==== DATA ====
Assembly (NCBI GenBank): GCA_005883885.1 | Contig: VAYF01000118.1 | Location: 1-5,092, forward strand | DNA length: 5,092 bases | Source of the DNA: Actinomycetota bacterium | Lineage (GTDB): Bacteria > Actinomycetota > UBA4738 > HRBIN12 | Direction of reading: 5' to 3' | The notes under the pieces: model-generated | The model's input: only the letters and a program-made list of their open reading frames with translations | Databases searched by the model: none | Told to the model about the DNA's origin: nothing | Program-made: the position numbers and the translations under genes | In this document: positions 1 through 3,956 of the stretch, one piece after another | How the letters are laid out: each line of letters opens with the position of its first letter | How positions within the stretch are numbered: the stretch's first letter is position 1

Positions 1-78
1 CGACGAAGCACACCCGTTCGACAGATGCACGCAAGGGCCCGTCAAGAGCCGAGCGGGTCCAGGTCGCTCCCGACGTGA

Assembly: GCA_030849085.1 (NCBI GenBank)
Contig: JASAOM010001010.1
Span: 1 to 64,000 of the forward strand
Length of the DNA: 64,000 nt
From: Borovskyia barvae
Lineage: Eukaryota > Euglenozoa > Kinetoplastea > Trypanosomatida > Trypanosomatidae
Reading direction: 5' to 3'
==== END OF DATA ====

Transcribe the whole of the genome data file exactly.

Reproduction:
Assembly (NCBI GenBank): GCA_005883885.1 | Contig: VAYF01000118.1 | Location: 1-5,092, forward strand | DNA length: 5,092 bases | Source of the DNA: Actinomycetota bacterium | Lineage (GTDB): Bacteria > Actinomycetota > UBA4738 > HRBIN12 | Direction of reading: 5' to 3' | The notes under the pieces: model-generated | The model's input: only the letters and a program-made list of their open reading frames with translations | Databases searched by the model: none | Told to the model about the DNA's origin: nothing | Program-made: the position numbers and the translations under genes | In this document: positions 1 through 3,956 of the stretch, one piece after another | How the letters are laid out: each line of letters opens with the position of its first letter | How positions within the stretch are numbered: the stretch's first letter is position 1

Positions 1-78
1 CGACGAAGCACACCCGTTCGACAGATGCACGCAAGGGCCCGTCAAGAGCCGAGCGGGTCCAGGTCGCTCCCGACGTGA

Assembly: GCA_030849085.1 (NCBI GenBank)
Contig: JASAOM010001010.1
Span: 1 to 64,000 of the forward strand
Length of the DNA: 64,000 nt
From: Borovskyia barvae
Lineage: Eukaryota > Euglenozoa > Kinetoplastea > Trypanosomatida > Trypanosomatidae
Reading direction: 5' to 3'